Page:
Over the weekend, Dr. Theresa Tam, Canada’s chief public health officer, said additional cases could occur in the near future. However, Tam said despite the presumptive cases, the risk to Canadians remains low.
So how can you protect yourself from contracting the virus, and what should you do if you show symptoms? Experts say it starts with good health hygiene.
How to protect yourself from the new coronavirus
Like with other viruses, it’s important to practise good handwashing to protect yourself from the new coronavirus.
The virus responsible for the recent outbreak, a new strain of coronavirus, has created alarm, though, because much about it is still unknown, including how dangerous it is and how easily it spreads between people.
Dr. Susy Hota, an associate professor with the University of Toronto’s Faculty of Medicine, said that to avoid transmitting the virus, people should wash their hands often — especially after using public transit or grocery shopping.
“Lots of people touch things, and you don’t know who is sick and who might have contaminated a surface,” Hota said.
“We also don’t know how long this virus can survive on surfaces, and that can vary depending on what type of surface it is.”
It is also a good idea to avoid touching your face, Hota said. She also recommends people cough or sneeze into their sleeves and stay home if they are sick.
Health officials have urged Canadians to practise good hygiene in order to limit the transmissions of all viruses — including the flu.
“Right now, there’s no advice for any other broader measures, like everyone should wear a mask or things like that,” Hota said. “There’s no need for it, and there’s no evidence if that even works.”
What to do if you suspect you have the new coronavirus?
A key factor in preventing the new coronavirus from spreading is identifying and treating it right away.
Symptoms of the virus include fever, headache, runny nose, cough and difficulty breathing. Symptoms of the new coronavirus are also common symptoms of influenza.
In extremely serious cases — especially in those with weakened immune systems — the virus can cause pneumonia, bronchitis, kidney failure and death.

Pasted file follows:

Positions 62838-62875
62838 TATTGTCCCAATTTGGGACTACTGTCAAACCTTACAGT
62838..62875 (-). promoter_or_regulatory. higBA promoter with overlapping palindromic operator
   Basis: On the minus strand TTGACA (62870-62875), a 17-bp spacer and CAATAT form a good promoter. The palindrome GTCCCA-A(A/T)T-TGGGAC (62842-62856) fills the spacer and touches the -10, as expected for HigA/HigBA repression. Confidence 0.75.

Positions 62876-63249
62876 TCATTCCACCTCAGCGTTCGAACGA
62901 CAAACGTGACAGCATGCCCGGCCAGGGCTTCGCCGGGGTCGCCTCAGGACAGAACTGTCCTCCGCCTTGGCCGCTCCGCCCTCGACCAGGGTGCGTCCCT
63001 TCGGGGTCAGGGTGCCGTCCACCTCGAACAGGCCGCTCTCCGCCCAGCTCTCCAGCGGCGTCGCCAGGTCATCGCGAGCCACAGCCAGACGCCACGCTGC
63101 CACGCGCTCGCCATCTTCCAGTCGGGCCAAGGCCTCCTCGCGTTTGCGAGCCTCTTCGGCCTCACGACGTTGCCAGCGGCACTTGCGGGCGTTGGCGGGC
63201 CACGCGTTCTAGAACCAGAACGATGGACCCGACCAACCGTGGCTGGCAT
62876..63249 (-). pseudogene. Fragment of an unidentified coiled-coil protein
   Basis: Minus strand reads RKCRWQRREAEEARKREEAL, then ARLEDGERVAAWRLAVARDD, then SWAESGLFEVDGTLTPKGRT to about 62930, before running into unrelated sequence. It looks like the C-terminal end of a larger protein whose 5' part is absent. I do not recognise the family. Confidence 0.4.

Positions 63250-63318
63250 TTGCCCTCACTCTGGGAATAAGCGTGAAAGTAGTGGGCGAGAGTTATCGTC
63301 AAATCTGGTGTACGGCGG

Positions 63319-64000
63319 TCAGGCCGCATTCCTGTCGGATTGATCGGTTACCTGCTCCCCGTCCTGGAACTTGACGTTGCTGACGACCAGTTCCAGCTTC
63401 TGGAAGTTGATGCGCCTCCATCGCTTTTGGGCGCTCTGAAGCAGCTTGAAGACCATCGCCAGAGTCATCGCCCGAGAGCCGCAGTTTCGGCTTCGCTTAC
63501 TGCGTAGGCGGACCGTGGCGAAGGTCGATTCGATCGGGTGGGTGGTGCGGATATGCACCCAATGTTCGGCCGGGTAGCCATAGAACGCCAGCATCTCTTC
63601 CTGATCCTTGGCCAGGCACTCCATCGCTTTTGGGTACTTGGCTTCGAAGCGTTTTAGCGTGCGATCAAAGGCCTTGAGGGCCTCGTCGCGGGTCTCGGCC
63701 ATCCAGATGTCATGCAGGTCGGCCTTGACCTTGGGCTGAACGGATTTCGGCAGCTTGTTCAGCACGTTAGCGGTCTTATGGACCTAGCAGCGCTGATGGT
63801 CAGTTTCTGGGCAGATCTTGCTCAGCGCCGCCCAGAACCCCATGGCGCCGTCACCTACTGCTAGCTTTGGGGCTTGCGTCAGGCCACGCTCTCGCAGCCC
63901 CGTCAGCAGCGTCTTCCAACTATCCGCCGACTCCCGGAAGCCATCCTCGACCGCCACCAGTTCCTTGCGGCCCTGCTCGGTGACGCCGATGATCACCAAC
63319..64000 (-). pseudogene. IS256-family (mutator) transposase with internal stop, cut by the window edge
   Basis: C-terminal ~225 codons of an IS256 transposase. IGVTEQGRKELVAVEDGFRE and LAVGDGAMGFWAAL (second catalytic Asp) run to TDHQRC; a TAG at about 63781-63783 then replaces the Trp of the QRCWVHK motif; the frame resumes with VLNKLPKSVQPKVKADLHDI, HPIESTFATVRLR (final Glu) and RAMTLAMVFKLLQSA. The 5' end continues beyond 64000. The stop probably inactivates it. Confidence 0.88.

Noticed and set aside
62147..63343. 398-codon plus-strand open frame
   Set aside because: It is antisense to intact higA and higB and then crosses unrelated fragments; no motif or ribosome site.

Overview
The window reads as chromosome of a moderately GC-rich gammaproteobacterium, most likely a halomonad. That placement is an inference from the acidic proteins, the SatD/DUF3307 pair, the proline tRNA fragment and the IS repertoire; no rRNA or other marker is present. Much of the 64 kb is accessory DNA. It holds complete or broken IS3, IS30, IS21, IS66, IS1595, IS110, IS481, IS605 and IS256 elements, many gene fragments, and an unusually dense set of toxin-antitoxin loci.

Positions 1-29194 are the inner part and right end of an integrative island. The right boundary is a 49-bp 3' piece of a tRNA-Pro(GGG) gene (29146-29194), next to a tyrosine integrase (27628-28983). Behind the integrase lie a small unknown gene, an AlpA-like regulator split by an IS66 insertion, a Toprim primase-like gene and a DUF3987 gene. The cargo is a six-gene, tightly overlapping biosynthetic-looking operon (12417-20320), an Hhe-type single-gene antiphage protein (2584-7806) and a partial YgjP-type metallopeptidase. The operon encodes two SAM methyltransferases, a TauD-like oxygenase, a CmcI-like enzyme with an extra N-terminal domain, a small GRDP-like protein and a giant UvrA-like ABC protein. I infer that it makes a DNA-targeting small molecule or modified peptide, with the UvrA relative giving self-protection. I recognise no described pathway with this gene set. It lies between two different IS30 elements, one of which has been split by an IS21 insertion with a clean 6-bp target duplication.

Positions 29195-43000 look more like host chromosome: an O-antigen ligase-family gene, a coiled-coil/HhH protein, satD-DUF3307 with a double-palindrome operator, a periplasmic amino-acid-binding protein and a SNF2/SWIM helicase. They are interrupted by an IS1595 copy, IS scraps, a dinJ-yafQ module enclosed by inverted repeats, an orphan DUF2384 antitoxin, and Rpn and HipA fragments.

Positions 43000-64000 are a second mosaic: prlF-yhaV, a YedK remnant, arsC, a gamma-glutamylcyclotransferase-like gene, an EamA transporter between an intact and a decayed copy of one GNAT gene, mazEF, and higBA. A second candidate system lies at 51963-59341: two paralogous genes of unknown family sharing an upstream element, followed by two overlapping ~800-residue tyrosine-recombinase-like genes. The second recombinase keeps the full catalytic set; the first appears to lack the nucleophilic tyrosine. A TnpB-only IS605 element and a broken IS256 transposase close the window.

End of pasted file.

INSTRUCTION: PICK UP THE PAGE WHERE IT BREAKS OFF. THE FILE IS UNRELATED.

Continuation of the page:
“The incubation period — which is the time from when people get exposed and infected with a virus to when they show symptoms — can vary from person to person,” Hota said.
“There’s a range from one day to 14 days before people will develop symptoms after they get infected.”
If you suspect you have the virus, Hota says it’s best to alert health-care providers immediately. Before going to a hospital, call ahead and let them know your symptoms and concern around the new coronavirus.
If calling for am ambulance, let the emergency responders know, too. This will help health experts prepare for your arrival and treatment.
“We have a very strong system in place for screening people when they enter into health-care facilities,” Hota said.
“We ask questions routinely about if people have fevers that are new or respiratory symptoms like cough, shortness of breath and other infectious symptoms. And, of course, their travel history.”
Hota says if you’ve recently travelled to an outbreak centre, like the Chinese city of Wuhan, your symptoms should be taken seriously.
A diagnostic test is available to detect the bug quickly — a sharp contrast to the 2002-03 SARS outbreak when there was no similar test readily available.
However, there is no vaccine to prevent an infection from the virus. Because of this, people who become infected are quarantined in hospitals or homes to prevent it from spreading.
— With files from Global News’ Hannah Jackson and Rachael D’Amore